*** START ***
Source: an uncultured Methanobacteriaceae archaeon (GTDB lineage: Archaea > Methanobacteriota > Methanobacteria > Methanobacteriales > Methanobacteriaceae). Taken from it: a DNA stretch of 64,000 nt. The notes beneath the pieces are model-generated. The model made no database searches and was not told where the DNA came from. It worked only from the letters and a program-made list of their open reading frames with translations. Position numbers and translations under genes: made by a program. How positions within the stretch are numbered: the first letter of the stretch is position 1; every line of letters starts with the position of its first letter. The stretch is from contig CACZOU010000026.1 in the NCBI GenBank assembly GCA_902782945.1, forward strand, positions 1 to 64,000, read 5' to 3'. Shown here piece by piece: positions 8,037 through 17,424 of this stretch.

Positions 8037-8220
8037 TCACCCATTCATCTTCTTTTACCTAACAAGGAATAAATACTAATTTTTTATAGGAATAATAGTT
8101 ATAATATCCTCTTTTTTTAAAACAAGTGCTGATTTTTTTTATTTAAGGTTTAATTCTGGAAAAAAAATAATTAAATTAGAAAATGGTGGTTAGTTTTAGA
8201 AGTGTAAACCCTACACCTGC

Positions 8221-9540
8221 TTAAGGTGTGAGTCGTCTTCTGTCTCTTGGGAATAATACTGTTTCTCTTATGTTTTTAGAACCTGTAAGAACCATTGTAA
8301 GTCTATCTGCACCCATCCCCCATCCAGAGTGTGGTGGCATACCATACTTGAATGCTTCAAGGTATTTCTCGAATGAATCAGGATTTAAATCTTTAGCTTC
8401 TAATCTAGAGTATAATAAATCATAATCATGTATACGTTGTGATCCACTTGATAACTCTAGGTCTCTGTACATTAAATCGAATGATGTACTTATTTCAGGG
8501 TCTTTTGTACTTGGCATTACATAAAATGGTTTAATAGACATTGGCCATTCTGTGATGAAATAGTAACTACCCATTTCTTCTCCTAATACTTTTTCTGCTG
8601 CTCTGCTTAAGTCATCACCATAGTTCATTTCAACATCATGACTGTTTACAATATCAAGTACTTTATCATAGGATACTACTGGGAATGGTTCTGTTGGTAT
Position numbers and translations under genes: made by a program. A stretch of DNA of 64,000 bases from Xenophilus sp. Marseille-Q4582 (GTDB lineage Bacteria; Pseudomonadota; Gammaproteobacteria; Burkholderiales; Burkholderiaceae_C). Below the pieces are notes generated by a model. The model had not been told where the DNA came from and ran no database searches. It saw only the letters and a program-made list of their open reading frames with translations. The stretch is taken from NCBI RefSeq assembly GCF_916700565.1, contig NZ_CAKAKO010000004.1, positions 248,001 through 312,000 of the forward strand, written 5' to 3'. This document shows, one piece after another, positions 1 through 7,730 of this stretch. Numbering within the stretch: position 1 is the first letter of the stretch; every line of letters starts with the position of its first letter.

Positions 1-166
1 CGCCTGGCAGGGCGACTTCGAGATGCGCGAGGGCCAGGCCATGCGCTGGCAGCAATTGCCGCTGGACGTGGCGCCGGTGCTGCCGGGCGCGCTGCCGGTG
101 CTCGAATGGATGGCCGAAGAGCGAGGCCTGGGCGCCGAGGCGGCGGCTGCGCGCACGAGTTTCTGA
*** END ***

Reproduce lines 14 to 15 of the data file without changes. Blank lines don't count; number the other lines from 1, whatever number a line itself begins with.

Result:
1 CGCCTGGCAGGGCGACTTCGAGATGCGCGAGGGCCAGGCCATGCGCTGGCAGCAATTGCCGCTGGACGTGGCGCCGGTGCTGCCGGGCGCGCTGCCGGTG
101 CTCGAATGGATGGCCGAAGAGCGAGGCCTGGGCGCCGAGGCGGCGGCTGCGCGCACGAGTTTCTGA